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Damn Small Linux Makes Darn Big Impression - page 3

Small Distro, Big Packages

  • September 13, 2007
  • By Kenneth Hess

For this demonstration, I chose Install to Hard Drive (Option 3 on the DSL Install Options Menu).

  1. Select Option 3 from the DSL Install Options Menu to perform the Hard Drive Install and press Enter. The Install script starts with a series of questions. You are presented with the screen shown in Figure 7.
  2. Enter the target partition: hda1
    Multi-user logins: If you want the ability to have ordinary user account on your system, enter y.
    Use journalized ext3 filesystem: I chose to say no to this option because this is a slower system.
    Continue?: Proceed with the options you have chosen, y.
    The hard drive is formatted with the ext2 (standard) filesystem.
  3. Figure 8 shows the completed installation and a prompt to install a boot loader, y.
  4. You are prompted for a specific boot loader (GRUB or LILO). As recommended, I chose GRUB, g, as you can see in Figure 9.
  5. Answer y to reboot your new DSL system. And press Enter at the notice to remove the Live DSL CD as shown in Figure 10.
  6. Figure 11 is the Boot Screen for your new DSL system. Here you select the screen resolution of your Desktop. As shown, I selected DSL fb800x600 for my Desktop.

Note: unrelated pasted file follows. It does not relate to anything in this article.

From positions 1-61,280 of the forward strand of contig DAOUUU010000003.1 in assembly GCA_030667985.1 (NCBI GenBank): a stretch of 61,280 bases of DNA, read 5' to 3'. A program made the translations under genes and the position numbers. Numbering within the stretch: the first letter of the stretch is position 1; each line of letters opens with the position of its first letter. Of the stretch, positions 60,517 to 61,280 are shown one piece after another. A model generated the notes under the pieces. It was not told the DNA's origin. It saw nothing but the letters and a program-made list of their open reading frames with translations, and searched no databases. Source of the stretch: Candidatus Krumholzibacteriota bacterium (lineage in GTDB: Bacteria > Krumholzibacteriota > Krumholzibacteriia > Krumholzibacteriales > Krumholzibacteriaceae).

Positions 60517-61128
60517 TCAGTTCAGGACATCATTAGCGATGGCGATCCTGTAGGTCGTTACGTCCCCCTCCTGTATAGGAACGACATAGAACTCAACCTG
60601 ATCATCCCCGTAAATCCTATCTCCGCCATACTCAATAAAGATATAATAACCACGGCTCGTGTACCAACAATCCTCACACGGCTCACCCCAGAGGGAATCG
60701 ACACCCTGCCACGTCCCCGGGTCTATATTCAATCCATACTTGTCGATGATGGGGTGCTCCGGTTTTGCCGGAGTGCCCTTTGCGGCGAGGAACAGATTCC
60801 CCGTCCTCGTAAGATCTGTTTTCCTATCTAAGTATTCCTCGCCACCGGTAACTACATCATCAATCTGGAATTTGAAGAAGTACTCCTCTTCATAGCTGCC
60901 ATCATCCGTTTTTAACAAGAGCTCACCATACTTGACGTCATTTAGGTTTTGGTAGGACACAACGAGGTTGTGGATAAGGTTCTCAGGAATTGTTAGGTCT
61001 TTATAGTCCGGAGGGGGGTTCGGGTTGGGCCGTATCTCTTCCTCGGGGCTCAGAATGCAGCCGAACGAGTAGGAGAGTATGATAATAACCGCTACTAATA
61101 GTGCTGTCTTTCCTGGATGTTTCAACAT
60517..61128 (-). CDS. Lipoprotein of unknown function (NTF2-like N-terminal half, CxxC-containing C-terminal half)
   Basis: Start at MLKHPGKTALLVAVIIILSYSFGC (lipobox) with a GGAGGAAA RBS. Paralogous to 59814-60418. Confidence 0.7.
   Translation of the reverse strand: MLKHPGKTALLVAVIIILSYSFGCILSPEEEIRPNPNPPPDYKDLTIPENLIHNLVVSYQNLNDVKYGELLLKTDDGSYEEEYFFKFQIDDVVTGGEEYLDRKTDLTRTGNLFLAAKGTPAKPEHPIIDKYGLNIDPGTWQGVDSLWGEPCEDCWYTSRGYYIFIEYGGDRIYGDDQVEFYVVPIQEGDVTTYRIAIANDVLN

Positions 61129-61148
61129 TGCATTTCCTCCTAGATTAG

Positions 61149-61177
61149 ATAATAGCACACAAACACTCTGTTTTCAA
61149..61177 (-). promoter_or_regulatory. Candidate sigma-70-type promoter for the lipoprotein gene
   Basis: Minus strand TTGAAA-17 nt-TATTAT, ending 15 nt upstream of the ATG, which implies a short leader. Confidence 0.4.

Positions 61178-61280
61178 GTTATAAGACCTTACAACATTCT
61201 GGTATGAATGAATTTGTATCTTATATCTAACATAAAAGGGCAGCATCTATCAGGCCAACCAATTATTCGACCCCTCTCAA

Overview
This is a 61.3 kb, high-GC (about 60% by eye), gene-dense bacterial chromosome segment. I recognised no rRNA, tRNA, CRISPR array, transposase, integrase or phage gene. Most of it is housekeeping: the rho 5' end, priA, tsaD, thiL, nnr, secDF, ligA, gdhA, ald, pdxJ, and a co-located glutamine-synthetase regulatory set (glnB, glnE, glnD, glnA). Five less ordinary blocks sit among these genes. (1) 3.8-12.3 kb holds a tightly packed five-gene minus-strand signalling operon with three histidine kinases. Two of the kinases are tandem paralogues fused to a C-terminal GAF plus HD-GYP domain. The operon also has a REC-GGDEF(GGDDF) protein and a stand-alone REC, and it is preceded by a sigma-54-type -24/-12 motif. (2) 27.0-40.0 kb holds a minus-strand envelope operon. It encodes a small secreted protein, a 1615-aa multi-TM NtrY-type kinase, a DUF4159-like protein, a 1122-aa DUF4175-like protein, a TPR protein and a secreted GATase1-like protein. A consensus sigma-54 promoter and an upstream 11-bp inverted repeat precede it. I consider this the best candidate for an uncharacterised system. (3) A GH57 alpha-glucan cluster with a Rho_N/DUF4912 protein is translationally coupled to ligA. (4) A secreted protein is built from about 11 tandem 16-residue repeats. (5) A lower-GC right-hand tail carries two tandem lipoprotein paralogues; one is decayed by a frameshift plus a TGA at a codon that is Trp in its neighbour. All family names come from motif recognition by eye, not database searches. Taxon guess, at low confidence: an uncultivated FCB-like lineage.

7. Your system boots and presents you with a prompt to enter passwords for the root (Administrative) user and dsl (an ordinary user account). See Figure 12. Once you enter the passwords for both users, your system drops to a login prompt shown in Figure 13.
  8. After login, you may be taken to another series of Xsetup screens to configure your monitor settings, mouse, and desired screen resolution. As shown in Figure 14, select Xvesa and continue through the screens until you are presented with your DSL Desktop.

You now have a fully functional Linux system based on the Debian distribution. Your new system occupies about 100MB of space on your disk drive. This may come as a surprise since your Live CD only needed 50MB. The Live CD was frugal since it uses RAM for part of its storage. A disk drive installation doesn't need to utilize RAM in this way so everything is placed on the disk.

To make your new system more like a standard Debian distribution, on the right-click Menu, select Tools, then select Upgrade to GNU Utils and Enable Apt. These enhancements will allow you to automatically update your system and give you the enriched versions of the installed applications. For more information, please go to http://www.damnsmalllinux.org .

Kenneth Hess is a freelance technical writer who writes on a variety of subjects including: Linux, MySQL, SQLite, PHP, and Apache. You may reach Ken via his website at http://www.kenhess.com.